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Tips for planning ahead regardless of teaching modality


As the University plans for another semester involving teaching in face-to-face, remote, and virtual learning environments, we need to plan accordingly and consider the following:

Plan ahead:

  • Review your syllabus:

    Focus on being flexible and change your course in order to best achieve student learning regardless of the modality. Realize that plans may need to evolve based on developing circumstances. Therefore, additional changes to your syllabus and course may become necessary (policies, due dates, assignments, technology, changes to grading structure, etc.). Utilize your syllabus, email, HuskyCT announcements, and discussion boards to provide students with as much detail as you can provide them. Try to remain consistent in your method of communicating.

  • Review (or establish) your course, module, and session learning objectives:

    Having learning objectives will guide your decision-making on how to proceed with your course. Well written, measurable, student-centered learning objectives not only allow you to choose the best activities and content for your face-to-face class but they also allow you to be more intentional and directed as you choose learning strategies that lend themselves to remote online delivery. Learning objectives will serve as a guide for what is most important for the students to learn and for you to accomplish in your teaching and facilitation. All activities and assessments should align directly to your learning objectives. Do you need to provide lectures? Develop new opportunities for discussion or group work? Collect assignments? Create new exercises? Develop new assessment strategies?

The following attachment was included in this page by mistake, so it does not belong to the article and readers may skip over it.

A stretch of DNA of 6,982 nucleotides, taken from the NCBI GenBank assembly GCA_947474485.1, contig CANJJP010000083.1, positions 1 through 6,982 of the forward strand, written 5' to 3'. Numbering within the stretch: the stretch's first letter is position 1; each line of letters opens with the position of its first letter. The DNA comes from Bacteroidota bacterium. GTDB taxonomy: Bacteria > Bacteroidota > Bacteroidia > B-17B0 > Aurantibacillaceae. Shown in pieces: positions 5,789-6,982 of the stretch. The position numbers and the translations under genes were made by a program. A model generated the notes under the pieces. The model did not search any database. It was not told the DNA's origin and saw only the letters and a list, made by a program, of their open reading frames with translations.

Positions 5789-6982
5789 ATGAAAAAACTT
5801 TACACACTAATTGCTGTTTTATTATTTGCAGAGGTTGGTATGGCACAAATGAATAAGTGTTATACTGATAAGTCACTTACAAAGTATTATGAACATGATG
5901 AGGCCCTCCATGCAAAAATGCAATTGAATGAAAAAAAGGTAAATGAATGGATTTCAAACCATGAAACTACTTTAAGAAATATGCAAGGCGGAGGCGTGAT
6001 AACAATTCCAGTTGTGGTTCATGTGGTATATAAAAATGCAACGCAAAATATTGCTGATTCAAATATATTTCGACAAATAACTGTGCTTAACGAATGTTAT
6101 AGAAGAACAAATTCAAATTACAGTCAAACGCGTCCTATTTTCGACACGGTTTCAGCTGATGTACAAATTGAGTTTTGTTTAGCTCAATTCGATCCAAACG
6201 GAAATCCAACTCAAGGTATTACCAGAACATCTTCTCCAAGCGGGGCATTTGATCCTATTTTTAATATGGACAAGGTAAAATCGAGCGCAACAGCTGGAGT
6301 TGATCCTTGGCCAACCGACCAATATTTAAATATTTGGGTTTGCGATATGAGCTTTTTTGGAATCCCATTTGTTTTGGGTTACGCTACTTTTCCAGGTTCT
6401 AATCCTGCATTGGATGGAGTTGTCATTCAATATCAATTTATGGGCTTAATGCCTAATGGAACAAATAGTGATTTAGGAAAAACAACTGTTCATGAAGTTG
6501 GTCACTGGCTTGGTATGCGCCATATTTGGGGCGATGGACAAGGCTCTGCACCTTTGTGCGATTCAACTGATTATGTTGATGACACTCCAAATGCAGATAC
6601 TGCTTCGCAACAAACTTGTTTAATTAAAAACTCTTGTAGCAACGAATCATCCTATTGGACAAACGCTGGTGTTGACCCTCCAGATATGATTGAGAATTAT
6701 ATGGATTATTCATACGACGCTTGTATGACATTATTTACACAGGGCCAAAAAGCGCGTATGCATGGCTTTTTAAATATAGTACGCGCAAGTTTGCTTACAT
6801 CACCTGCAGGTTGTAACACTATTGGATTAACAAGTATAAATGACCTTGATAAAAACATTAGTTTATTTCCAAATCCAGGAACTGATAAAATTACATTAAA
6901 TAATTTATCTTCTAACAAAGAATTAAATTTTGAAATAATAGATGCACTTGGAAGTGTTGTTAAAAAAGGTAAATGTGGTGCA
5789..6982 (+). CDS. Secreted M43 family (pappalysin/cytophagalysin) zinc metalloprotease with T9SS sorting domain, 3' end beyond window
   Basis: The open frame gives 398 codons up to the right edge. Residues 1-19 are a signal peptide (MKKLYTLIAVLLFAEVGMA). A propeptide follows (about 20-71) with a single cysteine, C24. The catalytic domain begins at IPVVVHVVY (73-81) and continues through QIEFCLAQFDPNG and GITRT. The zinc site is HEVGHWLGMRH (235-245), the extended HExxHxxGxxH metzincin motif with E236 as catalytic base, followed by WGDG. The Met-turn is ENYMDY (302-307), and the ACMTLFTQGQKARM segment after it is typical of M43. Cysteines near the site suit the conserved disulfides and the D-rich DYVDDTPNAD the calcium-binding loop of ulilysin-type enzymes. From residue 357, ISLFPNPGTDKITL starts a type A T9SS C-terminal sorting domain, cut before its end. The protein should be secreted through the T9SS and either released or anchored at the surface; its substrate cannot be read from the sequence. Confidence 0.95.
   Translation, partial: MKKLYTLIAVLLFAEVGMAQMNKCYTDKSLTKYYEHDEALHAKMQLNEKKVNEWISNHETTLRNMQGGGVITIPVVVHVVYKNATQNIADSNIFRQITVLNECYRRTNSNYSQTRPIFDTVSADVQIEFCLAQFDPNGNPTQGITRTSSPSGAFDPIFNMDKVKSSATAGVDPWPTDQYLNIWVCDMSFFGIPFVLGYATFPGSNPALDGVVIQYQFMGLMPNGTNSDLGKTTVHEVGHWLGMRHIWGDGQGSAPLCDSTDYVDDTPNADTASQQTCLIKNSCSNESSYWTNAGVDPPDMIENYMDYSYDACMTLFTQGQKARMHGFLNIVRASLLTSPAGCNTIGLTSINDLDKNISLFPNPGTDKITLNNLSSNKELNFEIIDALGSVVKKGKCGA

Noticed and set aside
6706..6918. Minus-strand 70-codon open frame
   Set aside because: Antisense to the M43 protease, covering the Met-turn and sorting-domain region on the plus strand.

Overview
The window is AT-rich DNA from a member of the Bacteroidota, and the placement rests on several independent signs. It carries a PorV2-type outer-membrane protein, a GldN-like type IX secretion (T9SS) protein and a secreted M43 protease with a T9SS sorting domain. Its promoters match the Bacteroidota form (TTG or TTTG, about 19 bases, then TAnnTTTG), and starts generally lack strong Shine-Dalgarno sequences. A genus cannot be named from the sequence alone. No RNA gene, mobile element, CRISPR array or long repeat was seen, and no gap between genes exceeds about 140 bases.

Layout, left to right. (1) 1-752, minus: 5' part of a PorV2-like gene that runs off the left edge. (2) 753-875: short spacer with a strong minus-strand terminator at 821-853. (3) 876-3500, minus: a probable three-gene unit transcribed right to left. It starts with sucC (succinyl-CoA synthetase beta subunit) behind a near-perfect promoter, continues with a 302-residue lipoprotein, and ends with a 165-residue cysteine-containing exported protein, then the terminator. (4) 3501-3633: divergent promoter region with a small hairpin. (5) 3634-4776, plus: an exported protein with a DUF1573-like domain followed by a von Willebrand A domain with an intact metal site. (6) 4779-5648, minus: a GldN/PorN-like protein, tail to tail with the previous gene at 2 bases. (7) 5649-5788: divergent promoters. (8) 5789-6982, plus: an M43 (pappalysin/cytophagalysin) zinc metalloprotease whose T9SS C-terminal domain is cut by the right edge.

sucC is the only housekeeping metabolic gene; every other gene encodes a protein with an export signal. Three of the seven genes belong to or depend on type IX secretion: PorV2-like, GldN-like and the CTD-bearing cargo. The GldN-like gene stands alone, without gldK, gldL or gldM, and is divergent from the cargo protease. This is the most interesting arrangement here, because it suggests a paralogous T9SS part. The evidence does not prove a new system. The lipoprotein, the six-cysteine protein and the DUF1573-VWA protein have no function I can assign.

• Identify plans early:

    Develop course plans and revisions as early as possible. Consider addressing emergencies and expectations in your syllabus, so students know how classes may change, how you will communicate this, and the procedures you will implement such situations change. Consider doing this from here forward so you are ready in case of an emergency.

  • Set expectations:

    Let students know how you plan to communicate with them, and how often. 

  • Identify your expectations for students:

    Consider your expectations for students, including participation, communication, assessments, and deadlines. As you think through those changes, keep in mind how circumstances may impact students' ability to meet those expectations, including illness, lacking power or internet connections, or needing to care for family members. Be ready to handle requests for extensions or accommodations equitably.

  • Communicate with your students right away:

    Before the semester starts or as circumstances change, communicate early, clearly and often with students. Inform students of the course plan, any changes being made, and what your expectations are of them for checking email, HuskyCT, or other educational software. If all the details are not in place yet, let them know when they can expect more specific information. You will want to address schedules, assignments, due dates, procedures, and course expectations.

  • Select and communicate your course modality:

    Be clear about the modality of the course. The University has  various definitions based on synchronous and asynchronous delivery and whether there are in-person contact points and to what extent.  See the Provost's site for the most up to date definitions on course modality